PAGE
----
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5 Common Social Engineering Scams That Trigger Ransomware

Author: Henry Washburn

As we dive into National Cybersecurity Awareness Month, we wanted to ensure that you and your customers have tips and templates to help make sure this month is a success. If you’re looking for some fresh content this month, our cybersecurity toolkit has you covered. Let’s take a quick look at what you can expect to find in the toolkit!

At the root of the majority of ransomware attacks is the tactic of social engineering, leveraged by hackers, which involves manipulation to access corporate systems and private information. Social engineering plays into human nature’s inclination to trust. For cyber criminals, it’s the easiest method for obtaining access to a private corporate system. After all, why would they spend time trying to guess someone’s password when they can simply ask for it instead?

1. Phishing: Phishing is the leading tactic leveraged by today’s ransomware hackers, typically delivered in the form of an email, chat, web ad or website designed to impersonate a real system and organization. Often crafted to deliver a sense of urgency and importance, the message within these emails often appears to be from the government or a major corporation and can include logos and branding.

2. Baiting: Similar to phishing, baiting involves offering something enticing to an end user in exchange for private data. The “bait” comes in many forms, both digital and physical. Some digital examples include music or movie downloads. A physical example could be a branded flash drive labeled “Executive Salary Summary Q3 2016” that is left out on a desk for an end user to find. Once the bait is taken, malicious software is delivered directly to the victim’s computer.

3. Quid Pro Quo: Like baiting, quid pro quo involves a request for the exchange of private data, but in this instance, offers the end user a service. For example, an employee might receive a phone call from the hacker posed as a technology expert offering free IT assistance in exchange for login credentials.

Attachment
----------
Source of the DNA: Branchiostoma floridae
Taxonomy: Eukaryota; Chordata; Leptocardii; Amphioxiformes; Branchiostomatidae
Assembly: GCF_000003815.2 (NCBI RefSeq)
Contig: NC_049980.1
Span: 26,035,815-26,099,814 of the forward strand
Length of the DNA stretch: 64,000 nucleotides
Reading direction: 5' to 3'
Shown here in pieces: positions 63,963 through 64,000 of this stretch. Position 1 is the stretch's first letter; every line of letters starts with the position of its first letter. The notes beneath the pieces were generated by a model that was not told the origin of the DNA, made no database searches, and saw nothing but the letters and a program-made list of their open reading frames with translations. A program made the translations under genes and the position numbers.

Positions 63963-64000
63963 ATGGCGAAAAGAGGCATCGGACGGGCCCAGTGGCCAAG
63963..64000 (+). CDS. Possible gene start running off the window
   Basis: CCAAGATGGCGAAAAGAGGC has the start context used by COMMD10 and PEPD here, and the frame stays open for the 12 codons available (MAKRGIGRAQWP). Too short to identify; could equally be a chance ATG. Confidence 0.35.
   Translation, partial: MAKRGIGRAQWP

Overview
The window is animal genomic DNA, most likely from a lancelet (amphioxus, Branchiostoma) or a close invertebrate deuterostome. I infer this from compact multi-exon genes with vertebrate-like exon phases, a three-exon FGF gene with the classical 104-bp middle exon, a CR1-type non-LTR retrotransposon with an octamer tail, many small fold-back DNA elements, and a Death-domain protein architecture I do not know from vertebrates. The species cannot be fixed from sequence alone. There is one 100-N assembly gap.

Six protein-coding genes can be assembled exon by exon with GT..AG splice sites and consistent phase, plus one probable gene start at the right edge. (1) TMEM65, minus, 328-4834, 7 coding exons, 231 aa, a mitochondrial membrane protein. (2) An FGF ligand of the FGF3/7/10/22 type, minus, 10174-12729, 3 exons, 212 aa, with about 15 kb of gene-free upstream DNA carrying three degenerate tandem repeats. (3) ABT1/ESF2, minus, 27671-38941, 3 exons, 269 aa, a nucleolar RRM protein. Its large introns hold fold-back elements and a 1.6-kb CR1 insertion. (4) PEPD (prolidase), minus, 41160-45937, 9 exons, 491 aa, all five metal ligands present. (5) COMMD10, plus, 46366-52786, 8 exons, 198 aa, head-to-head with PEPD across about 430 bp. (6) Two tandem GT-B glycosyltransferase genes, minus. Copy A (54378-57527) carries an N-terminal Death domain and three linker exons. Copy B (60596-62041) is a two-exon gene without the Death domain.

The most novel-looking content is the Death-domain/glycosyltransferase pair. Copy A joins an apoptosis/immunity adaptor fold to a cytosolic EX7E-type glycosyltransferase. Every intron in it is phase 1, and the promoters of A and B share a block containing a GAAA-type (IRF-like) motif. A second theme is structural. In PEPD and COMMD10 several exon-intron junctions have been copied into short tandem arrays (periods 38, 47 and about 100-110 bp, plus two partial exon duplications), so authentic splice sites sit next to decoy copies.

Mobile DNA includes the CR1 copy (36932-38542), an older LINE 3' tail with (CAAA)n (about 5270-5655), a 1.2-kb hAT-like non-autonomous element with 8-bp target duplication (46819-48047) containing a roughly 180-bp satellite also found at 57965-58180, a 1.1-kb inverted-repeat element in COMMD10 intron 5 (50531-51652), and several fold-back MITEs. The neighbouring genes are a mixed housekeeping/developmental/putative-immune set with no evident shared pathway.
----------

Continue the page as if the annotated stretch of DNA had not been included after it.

4. Pretexting: Pretexting is when a hacker creates a false sense of trust between themselves and the end user by impersonating a co-worker or a figure of authority within the company to gain access to private data. For example, a hacker may send an email posing as an employee looking for a W2 information to obtain personal data from an unsuspecting victim.

5. Tailgating: Tailgating is when an unauthorized person physically follows an employee into a restricted corporate area or system. The most common example of this is when a hacker calls out to an employee to hold a door open for them as they’ve forgotten their RFID card. Another example of tailgating is when a hacker asks an employee to “borrow” a private laptop for a few minutes, during which the criminal can quickly steal data or install malicious software.

While these are some of the most common cybersecurity trends to be aware of, we have plenty more content to ensure you and your customers’ cybersecurity awareness is second to none. In our Cybersecurity Made MSPeasy Toolkit, we’ve collected some of Datto’s stop content including our recent State of the Channel Ransomware Report. Download it today and prepare your customers!

Henry Washburn is a technical evangelist at Datto Inc. Read more Datto blogs here.

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